[Athen] Seeking info on Touch Tablets
ron at ahead.org
Tue Feb 3 16:28:09 PST 2009
Can you please explain what an ATP is? I was under the impression that it
was a certification that RESNA offers.
From: athen-bounces at athenpro.org [mailto:athen-bounces at athenpro.org] On
Behalf Of Nettie Fischer
Sent: Tuesday, February 03, 2009 6:21 PM
To: Access Technology Higher Education Network
Subject: Re: [Athen] Seeking info on Touch Tablets
Prior to my career as an ATP, I was a photographer and I worked with
PhotoShop and some other less vigorous photo software programs. One thing
that I experienced was the need to perform some fine detailing actions
which is touchey with a mouse without user issues- how many times when I was
so close and needed to back step because my mouse action 'messed up'
As an ATP, I am now on my second touch tablet computer, the fujitsu 3400 was
my first and the HP Pavillion is my newer system. They are functional as
mouse alternative for many things but I am not sure how they will address
the need for the detailed actions required for photo software. When you
use a stylus -the fujitsu required the stylus and/or a fingernail- to mimica
the mouse activation/actions. The HP is more responsive to the fingertip
(great for AAC software/mouse emulation) and does not require a stylus for
basic mouse options; the stylus is avialable and useful for writing and
other more detailed computer tasks.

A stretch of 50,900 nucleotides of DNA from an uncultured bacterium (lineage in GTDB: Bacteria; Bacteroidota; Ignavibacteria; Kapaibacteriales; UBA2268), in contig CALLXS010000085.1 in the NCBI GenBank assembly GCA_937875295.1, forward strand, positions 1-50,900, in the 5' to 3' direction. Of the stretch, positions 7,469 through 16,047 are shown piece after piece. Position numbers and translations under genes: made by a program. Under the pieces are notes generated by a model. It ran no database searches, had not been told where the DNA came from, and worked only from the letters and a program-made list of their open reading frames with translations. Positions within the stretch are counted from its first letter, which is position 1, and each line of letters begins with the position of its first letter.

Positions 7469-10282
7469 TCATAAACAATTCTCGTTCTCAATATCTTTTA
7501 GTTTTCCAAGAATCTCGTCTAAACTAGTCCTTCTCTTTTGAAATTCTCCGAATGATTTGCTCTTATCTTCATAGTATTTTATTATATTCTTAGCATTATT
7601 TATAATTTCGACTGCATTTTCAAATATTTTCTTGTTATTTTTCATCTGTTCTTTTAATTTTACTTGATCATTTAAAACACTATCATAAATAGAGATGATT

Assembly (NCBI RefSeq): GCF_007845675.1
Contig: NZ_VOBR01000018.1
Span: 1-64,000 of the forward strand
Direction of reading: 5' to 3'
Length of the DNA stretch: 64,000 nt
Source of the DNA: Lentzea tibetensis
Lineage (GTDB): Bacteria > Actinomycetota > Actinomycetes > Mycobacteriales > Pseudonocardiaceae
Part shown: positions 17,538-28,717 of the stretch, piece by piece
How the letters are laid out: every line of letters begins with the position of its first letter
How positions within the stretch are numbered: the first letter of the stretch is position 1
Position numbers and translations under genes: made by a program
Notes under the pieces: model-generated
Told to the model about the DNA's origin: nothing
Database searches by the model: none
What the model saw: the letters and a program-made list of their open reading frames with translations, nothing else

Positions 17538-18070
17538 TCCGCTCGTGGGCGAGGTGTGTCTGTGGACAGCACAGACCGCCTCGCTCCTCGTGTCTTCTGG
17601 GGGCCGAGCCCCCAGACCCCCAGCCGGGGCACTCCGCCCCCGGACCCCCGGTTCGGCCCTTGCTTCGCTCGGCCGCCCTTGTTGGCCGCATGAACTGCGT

My concern would be related to the girls ability to hold the stylus without
touching another part of the screen with an arm or shirt sleeve, etc. -
which would move the cursor to the contact site. This might require that
she hold her arm above the screen with the possible need of an arm support
to address fatigue, etc.
Prior to purchasing my tablet, , I was able to play with it at the store
(Fry's, Best Buy - most stores have tablets on display). She can explore
using the stylus and her fingernail and see if she has the fine motor skills
as well as the ability to hold her arm in a positon above/away from possible
contact areas on the screen.
Also, if she is receiving OT services, check to see if the actions required
might cause negative reactions - and maybe even more fatigue.
Hope this helps a little.
Nettie Fischer, ATP
On Tue, Feb 3, 2009 at 2:59 PM, Mike Gibson <mikegibson at boisestate.edu>
I am working with a student this semester who has issues using a
conventional mouse do to Carpal Tunnel and Fibromyalgia. She is
enrolled in a photography class this term which requires students to
use photo editing software. She is having problems with the fine mouse
movements to properly edit the photos and other related activities.
I have been reading about touch tablets and their use for drawing,
painting, and handwriting on a PC. Has anyone had experience using
these devices as a mouse alternative? If so what challenges were their?
Also any information on brands would be helpful as well.
Thank you in advance.
Assistive Technology Coordinator
Boise State University
1910 University Dr.
Boise, ID 83725-1375
Phone: (208) 426-1583
Fax: (208) 426-3785
Email: mikegibson at boisestate.edu
Athen mailing list
Athen at athenpro.org
Nettie T. Fischer, ATP
Assistive Technology Practitioner
nettiet, ATP Consultants
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